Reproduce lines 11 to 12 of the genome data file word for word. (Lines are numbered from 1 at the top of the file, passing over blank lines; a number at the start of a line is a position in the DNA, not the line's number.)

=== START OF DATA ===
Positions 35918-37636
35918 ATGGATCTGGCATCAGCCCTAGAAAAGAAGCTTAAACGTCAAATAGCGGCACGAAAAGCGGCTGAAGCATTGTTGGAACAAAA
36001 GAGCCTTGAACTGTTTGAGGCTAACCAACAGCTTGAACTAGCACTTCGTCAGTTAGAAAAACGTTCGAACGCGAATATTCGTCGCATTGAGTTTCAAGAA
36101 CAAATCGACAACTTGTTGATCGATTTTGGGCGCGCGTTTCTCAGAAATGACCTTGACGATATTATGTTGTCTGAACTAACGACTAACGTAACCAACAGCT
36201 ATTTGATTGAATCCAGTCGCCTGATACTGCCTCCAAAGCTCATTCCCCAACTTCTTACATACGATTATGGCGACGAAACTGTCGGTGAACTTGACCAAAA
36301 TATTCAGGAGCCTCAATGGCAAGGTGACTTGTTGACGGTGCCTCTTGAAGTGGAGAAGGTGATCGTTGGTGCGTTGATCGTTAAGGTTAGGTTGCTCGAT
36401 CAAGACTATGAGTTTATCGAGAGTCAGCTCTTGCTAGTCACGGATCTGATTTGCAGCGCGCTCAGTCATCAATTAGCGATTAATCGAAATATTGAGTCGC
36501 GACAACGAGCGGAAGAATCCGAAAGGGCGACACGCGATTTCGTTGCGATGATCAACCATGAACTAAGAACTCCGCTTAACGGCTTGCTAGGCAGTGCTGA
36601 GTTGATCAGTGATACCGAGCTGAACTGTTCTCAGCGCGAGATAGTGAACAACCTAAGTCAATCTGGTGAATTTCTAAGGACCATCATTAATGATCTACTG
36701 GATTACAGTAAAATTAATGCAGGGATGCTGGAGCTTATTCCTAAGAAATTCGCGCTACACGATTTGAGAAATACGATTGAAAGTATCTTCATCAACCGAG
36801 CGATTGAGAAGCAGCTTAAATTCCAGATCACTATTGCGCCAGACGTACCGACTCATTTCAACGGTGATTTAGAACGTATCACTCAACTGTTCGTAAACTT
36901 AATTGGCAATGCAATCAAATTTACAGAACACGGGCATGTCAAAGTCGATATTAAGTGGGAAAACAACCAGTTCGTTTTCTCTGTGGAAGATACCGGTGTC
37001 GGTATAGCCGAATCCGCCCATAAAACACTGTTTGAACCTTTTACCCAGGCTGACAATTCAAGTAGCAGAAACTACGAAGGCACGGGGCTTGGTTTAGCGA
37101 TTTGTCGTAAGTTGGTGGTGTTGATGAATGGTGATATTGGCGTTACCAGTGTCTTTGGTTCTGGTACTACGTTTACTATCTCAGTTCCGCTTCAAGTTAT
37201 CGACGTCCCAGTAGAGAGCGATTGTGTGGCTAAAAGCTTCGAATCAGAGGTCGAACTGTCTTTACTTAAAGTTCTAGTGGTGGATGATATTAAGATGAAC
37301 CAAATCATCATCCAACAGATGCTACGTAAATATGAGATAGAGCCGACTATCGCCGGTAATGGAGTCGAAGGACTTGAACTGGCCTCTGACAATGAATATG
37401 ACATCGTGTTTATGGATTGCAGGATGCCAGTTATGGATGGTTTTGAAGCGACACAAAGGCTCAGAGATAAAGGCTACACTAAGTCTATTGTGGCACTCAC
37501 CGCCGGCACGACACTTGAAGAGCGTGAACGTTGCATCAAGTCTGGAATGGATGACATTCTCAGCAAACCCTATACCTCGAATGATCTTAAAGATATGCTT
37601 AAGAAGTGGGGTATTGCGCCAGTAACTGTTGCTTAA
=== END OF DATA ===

36801 CGATTGAGAAGCAGCTTAAATTCCAGATCACTATTGCGCCAGACGTACCGACTCATTTCAACGGTGATTTAGAACGTATCACTCAACTGTTCGTAAACTT
36901 AATTGGCAATGCAATCAAATTTACAGAACACGGGCATGTCAAAGTCGATATTAAGTGGGAAAACAACCAGTTCGTTTTCTCTGTGGAAGATACCGGTGTC